It is an emblem in the world, now recognized, of the daily life of the French. The baguette was listed on Wednesday 30 November as an intangible heritage of humanity by Unesco. The organization, which above all honors the traditions to be safeguarded more than the products themselves, has distinguished the craftsmanship and the culture surrounding this essential element of French tables.
With its crispy crust and soft crumb, the baguette, which appeared at the start of the 20the century in Paris, is today the first bread consumed in the country. Every day, twelve million French consumers push the door of a bakery and more than six billion baguettes come out of the bakeries each year. Buying bread is thus a real social and convivial habit that punctuates the life of the French.
“This is recognition for the community of artisan bakers and pastry chefs. (…) The baguette is flour, water, salt, yeast and the know-how of the artisan »welcomed the president of the National Confederation of French Bakery-Pastry, Dominique Anract, in a press release.
“250 grams of magic and perfection”
The choice to present the candidacy of the baguette had been made at the beginning of 2021 by France, which had preferred it to the zinc roofs of Paris and a Jura wine festival. This recognition is particularly important given the threats to this know-how, such as industrialization and the decline in the number of bakeries, especially in rural communities.
In 1970, there were some 55,000 artisanal bakeries (one bakery for 790 inhabitants) compared to 35,000 today (one for 2,000 inhabitants), ie a disappearance of four hundred bakeries per year on average for fifty years. French President Emmanuel Macron had lent his support to the dossier, describing the baguette as “250 grams of magic and perfection”.
In constant evolution, the wand “traditional” is strictly governed by a 1993 decree, which aims to protect artisan bakers and at the same time imposes very strict requirements on them, such as the ban on additives. It is also the subject of national competitions, during which the candidates are sliced in length to allow the jury to evaluate the honeycomb and the color of the crumb, “cream” ideally.
There may be regular dimpling, says “honeycomb”, with identical small holes, or medium holes, bigger, smaller, according to the choice of each baker. If there are no cells ” everywhere “, the jury is out: the bread was badly shaped. The competitors work from the same products, but the sticks are all different. Each one has its own special touch, for example on the stroke of the blade, the baker’s signature.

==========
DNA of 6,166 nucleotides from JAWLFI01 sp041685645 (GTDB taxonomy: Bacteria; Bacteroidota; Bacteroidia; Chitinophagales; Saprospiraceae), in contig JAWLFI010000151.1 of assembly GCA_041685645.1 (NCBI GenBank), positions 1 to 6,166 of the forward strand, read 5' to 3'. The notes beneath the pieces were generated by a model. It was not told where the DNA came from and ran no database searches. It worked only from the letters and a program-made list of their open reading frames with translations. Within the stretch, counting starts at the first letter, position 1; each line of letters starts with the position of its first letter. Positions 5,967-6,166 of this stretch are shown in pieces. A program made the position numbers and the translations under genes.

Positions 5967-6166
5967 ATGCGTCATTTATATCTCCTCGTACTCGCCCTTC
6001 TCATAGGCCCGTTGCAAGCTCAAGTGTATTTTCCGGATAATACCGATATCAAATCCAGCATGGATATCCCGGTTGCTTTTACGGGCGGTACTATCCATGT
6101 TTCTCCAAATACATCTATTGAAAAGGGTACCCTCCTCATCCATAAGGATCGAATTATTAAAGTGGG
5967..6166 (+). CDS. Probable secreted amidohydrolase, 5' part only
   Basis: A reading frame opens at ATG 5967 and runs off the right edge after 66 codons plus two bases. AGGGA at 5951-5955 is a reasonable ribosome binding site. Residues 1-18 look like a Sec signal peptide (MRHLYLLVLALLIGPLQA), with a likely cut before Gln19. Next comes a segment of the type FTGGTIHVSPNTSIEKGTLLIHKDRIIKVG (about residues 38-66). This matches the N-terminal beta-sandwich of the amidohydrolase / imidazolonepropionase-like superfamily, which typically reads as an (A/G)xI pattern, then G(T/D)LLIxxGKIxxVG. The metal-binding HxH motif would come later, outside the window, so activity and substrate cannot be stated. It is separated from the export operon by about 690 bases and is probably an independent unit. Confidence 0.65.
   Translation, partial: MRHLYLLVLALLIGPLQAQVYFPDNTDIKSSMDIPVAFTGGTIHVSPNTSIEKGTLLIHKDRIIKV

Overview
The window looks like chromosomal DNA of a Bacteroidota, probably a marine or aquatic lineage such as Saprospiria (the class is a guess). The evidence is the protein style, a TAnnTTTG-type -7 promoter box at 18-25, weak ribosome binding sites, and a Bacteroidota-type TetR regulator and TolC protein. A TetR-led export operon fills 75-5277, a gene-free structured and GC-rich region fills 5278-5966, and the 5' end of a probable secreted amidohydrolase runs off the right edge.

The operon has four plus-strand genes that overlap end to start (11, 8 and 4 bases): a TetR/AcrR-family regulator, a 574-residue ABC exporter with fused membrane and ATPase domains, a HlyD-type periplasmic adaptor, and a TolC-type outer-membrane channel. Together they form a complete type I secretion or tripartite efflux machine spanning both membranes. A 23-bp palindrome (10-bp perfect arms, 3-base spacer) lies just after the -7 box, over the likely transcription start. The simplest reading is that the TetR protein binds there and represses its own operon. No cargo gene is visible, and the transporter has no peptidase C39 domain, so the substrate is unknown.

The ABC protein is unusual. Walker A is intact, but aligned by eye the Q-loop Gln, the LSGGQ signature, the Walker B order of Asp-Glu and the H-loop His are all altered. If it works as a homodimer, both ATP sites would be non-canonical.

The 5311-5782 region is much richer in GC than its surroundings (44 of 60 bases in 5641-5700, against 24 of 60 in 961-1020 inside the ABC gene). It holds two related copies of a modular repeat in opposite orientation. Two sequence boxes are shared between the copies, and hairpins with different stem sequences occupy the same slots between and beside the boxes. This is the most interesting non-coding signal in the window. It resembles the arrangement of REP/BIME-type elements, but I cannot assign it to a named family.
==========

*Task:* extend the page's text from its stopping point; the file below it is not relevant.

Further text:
The consumption of the baguette in decline
It’s easy to miss a wand, even for the most seasoned. “We are very dependent on the weather. We have to take [en compte] the temperature of the pasta, the water, the bakery »explained in 2019 to Agence France-Presse (AFP) the Parisian baker Jean-Yves Boullier. “Ideally, it should be warm, but no more than 22°C, humid but not too much. Otherwise, the pasta relaxes and the bread becomes soft”, he added. In addition to the essential gestures such as slow kneading, long fermentation, shaping by hand and baking in a deck oven, everything is based on know-how, explain the professionals.
The word baguette appears at the beginning of the XXe century and it was only between the two wars that it became commonplace, emphasizes Loïc Bienassis, of the European Institute of Food History and Cultures, who was part of the scientific committee that prepared the file for Unesco. “Initially, the baguette was considered a luxury product. The working classes eat rustic breads which keep better. Then consumption became widespread, the countryside was won over by the baguette in the 1960s and 1970s”he explains
From now on, the consumption of the baguette is declining, especially in the urban wealthy classes who opt for sourdough breads, which are more interesting from a nutritional point of view, according to Mr. Bienassis. Furthermore, “cereals have replaced toast, hamburgers are replacing ham and butter”he concludes.
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